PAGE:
• It was the apostrophe in CO2 not the actual "why are you wasting the CO2!" Oh, the problem of text without facial expression. I should have added ;) sorry.
  • Carbon dioxide doesn't have a plural 's,' but if it did, it should not have an apostrophe as it would be a plural and not a contraction... For the same reason when you write 1980 as a plural, the 1980s, it should not have an apostrophe.
  • ... unless you want to suggest, for example: 1980's styles. I think.
  • Absolutely, because then it is possessive.
  • Insert the apostrophe(s), if any, into Loves Labours Lost. :)
  • Love's Labour's Lost. Do I get a prize?
  • Let me consult my Shakespeare ... That's correct. Go to the top of the class, Red. :)
  • that was easy!
  • edited June 2010
    But wrong? Stirling told us a while ago that apostrophes weren't introduced until AFTER Shakespeare's time. Her tutor is an expert.

    Here's the link -

  • clever clog ...
  • Well, obviously they wouldn't have been used during Shakespeare's time, or at least, they were scattered through documents willy-nilly then, and used mainly for contractions and shortening of any old word (to save paper and ink).

    But clearly it is not wrong to put punctuation in it nowadays, otherwise it would mean it being unreadable to many today. If you wrote out his plays as they were written by the author, they'd be incomprehensible. But that is impossible because none of the original documents survive. The only thing to survive of Shakepeare's writing are signatures on his will and tenant agreements or stuff like that. And they are the signatures quite frankly of someone illiterate. Or who doesn't write much... So it doesn't really add up...
  • [quote=dorothyd]clever clog ... [/quote]

    Yep, Stirling's lucky to have him/her as a tutor!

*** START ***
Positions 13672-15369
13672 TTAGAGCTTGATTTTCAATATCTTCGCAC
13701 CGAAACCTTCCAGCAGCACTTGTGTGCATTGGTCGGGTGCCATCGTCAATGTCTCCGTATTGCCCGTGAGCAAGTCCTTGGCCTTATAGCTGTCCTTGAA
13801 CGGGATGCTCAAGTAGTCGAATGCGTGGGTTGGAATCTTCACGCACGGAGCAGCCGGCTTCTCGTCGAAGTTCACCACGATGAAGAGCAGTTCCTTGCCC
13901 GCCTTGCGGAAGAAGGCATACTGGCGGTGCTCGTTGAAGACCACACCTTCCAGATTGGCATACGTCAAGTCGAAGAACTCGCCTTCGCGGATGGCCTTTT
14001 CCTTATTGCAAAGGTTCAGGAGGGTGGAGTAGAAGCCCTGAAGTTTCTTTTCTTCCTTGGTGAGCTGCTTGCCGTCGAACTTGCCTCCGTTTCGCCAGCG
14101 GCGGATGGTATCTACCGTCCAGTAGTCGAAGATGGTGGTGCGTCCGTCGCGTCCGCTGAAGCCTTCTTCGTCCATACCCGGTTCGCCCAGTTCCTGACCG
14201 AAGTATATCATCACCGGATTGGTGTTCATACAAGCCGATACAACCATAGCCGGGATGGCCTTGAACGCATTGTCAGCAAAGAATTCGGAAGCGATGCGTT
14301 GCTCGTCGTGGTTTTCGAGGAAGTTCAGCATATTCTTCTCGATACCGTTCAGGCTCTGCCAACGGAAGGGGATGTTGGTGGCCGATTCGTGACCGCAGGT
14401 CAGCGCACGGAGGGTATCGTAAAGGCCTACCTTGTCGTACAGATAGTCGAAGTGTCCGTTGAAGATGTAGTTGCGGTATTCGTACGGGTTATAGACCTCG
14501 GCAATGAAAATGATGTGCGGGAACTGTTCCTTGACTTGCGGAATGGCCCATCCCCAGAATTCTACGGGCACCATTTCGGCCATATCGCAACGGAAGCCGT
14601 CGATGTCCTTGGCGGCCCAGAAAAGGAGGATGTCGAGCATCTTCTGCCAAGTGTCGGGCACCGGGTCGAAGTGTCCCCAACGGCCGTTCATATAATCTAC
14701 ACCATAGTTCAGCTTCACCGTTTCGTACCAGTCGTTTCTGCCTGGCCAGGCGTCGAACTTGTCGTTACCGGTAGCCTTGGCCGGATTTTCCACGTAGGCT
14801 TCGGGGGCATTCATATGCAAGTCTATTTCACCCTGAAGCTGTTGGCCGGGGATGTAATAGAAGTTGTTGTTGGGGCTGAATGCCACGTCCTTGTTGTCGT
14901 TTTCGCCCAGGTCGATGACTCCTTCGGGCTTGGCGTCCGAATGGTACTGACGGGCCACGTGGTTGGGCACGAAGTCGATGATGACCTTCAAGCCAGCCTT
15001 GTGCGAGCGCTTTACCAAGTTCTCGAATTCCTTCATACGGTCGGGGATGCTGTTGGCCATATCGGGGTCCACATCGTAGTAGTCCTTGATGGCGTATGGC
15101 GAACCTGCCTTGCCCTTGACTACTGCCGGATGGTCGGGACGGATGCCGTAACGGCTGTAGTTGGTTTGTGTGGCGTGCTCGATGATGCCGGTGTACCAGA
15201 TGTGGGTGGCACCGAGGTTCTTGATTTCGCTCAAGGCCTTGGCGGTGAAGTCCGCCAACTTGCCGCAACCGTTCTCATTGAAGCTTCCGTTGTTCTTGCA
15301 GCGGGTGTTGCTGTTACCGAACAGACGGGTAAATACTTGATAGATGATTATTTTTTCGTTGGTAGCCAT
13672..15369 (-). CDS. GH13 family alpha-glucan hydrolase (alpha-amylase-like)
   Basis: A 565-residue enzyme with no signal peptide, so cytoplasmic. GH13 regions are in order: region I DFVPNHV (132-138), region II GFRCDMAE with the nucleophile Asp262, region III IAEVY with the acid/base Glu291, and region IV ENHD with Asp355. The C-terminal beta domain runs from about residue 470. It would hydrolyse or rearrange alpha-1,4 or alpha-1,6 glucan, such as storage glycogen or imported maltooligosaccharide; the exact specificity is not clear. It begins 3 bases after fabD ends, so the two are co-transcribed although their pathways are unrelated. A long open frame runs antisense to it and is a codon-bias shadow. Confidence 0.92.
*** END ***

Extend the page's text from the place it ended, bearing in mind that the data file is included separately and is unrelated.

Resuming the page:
I have to add an apostrophe. If Shakespeare doesn't like it, tough.
  • Okay - here's something that has flumoxed me. In my OWC entry I wrote: he'd have lots of hail mary's to say...
    Then, I thought the apostrophe must be wrong, so I deleted it - but that looked even more wrong - so I let it stand.
    Question: So should I have deleted it or not?
  • to me it stays.
  • Phew! Thanks, Dorothy - glad I stuck with my instincts.
  • Grammar isnt important just tell em your approaching it freestyle and its their problemo.
  • Yes it should be there, as you are talking about more than one Hail Mary being said. :)
  • "Three Hail Marys is a traditional Roman Catholic devotional practice of reciting three Hail Marys as a petition for purity and other virtues."
  • I don't think it should be there in three Hail Marys. Instinct ;) . Should this punctuation be called an apostrophe for possession but a raised comma for elisions, etc.? Just asking.
  • edited June 2010
    Dwight and BB are correct. Hail Marys is plural so no apostrophe. An apostrophe should only be use to denote possession: 'Steve's car was stolen' or as Claudia used 'he'd' to shorten 'he had'.'

    'It's' used to drive me nuts. 'It's' is used as a shorten form of 'it is' where 'its' is again about possession: 'Its chain had snapped.'

    Listen to me, you would think I am a grammar expert. :D

    Editors, like tutors don't have much time for poor grammar. :D
  • It depends on whether you are referring to Hail Marys as Hail Mary prayers or not... if so, then Hail Mary's wold be correct. If you are referring to the (more than one) prayers as Hail Marys, then there should not be an apostrophe.
  • I agree with you

    If in doubt use the full words not the contraction:

    'It is chain had snapped.' Without contraction.

    'Its chain had snapped.' Possession.
  • Nooooooooo - now you're flumoxing me again! :)
    My character might have lots of hail mary's to say - as in lots of prayers? Sorry, non-catholic here so don't know precisely how the hail mary system works - just know you have to say them to expiate your sins. So if one hail mary equals one prayer, then that's lots of prayers; i.e. lots of hail mary's.
    So presumably the apostrophe should be there?
  • But you wouldn't put prayer's.
  • No... A Catholic usually (as penance) has to say more than one Hail Mary. And the are Mary's prayers. You would never say prayer's as that is merely a plural... but to avoid confusion I would definitely put Hail Marys.